Being a military spouse means accepting the possibility of deployment, moving from place to place, and the reality that maintaining your own career may be difficult. In this blog post, we talked with Tonya Willis about her experiences as a veteran and military spouse. She tells us about the challenges military families face and shares her advice for other military spouses on finding support in their communities. She even offers a tip for new Soldiers.
Q: Can you share a little bit about your experience in the U.S. Army? How long did you serve, and was it a good experience?
A: I was in the Army for six years. My husband and I were a dual military couple, meaning we both served at the same time. I chose to leave the Army after having my oldest son. I praise those who can serve and parent together — I found it very difficult.
I absolutely loved serving. It allowed me to become an "instant adult." When I was 18, I moved out of my small town, and the Army gave me a life that I'm proud of today.
Q: What's your advice for new women Soldiers?
A: It may seem a bit strange, but my uncle, who was also a Soldier, gave me the best advice. He told me to not drink alcohol. That's it — don't drink.
His reasoning was simple: You must keep a clear head and be in control as much as possible. The minute you give up control, you're more open to harm. This was his advice back in 1990. Today, we know that alcohol is involved in a lot of cases of sexual assault. I'm not sure if my uncle could see the future or if this was always a problem, but I'm grateful for his advice and am glad to pass it on.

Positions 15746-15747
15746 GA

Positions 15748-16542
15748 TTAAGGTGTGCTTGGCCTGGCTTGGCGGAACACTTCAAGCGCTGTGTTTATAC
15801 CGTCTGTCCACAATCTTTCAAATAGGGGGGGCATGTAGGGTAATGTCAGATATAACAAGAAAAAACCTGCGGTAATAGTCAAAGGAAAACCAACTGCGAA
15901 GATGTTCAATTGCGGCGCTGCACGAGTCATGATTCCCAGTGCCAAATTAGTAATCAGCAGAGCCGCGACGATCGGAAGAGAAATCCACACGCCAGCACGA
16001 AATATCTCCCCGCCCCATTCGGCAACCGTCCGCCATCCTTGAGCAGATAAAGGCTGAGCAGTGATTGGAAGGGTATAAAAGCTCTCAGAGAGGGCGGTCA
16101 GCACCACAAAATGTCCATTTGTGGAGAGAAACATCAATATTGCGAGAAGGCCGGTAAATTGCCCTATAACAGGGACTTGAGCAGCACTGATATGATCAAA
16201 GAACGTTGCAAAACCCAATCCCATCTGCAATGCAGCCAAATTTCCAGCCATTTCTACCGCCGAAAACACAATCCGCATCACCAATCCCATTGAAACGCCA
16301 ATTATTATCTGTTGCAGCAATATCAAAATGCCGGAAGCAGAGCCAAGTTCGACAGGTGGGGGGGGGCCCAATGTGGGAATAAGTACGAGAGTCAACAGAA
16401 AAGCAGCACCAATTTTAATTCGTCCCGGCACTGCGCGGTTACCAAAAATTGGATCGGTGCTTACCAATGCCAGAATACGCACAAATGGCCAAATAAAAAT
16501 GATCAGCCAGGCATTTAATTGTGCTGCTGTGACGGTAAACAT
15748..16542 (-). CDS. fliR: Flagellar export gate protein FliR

Q: What are some challenges that military families face?
A: Where do I begin? I must say that I am happy to be a military spouse. Military families are in constant motion. Spouses have to relocate and give up employment, which means fewer promotions and less financial security for families. Military children also have many obstacles. They often have to change schools and friends, and they have fewer close relationships with extended family members. But military families are resilient. It's one of our many strengths. We see obstacles and come up with solutions.
Q: Will you tell us about the volunteer work you do?
A: As a member of the Fort Belvoir, Virginia, community, I volunteer and serve as Scholarship Chair for the Belvoir Enlisted Spouses Club (BESC). The club was established in 1985, and it has been a driving force for supporting military families in this community ever since.
Q: How does BESC address the challenges military families face?
A: Our club supports military families by providing college scholarships for dependents, including high school seniors and military spouses. Our goal is to help college hopefuls get one step closer to a college degree. We also provide relocation assistance, sisterly/brotherly support, and food and clothing donations. Supporting each other is one of the many ways military spouses take care of one another. We are a fairly exclusive group, and it creates an extended pseudo-family.
Q: Do you have any advice for new military spouses?
A: Find your own support system in your community and stay independent. I've found that for many new, young military spouses, family is everything and the only thing. I think it's important for spouses to have something outside their families. The military offers many programs to help train and educate young spouses, and I urge spouses to take advantage of them. It's never too late to develop a new skill. I also advise new spouses to immerse themselves in their communities. There are other spouses who will look to you for help — be there for them.
Q: Is there anything else you'd like to share?
A: For all the military spouses out there, it is important to help and mentor one another. Be there for each other, because you might not need the support today, but you could need it tomorrow.
Tonya Willis is married to Sergeant Major Panapa R. Willis, the Department of the Army Deputy Chief of Staff for Intelligence (G-2) Sergeant Major. They have three children and one grandchild.
The statements and opinions in this interview are those of the interviewee and do not necessarily represent the views of the U.S. Department of Health and Human Services' Office on Women's Health.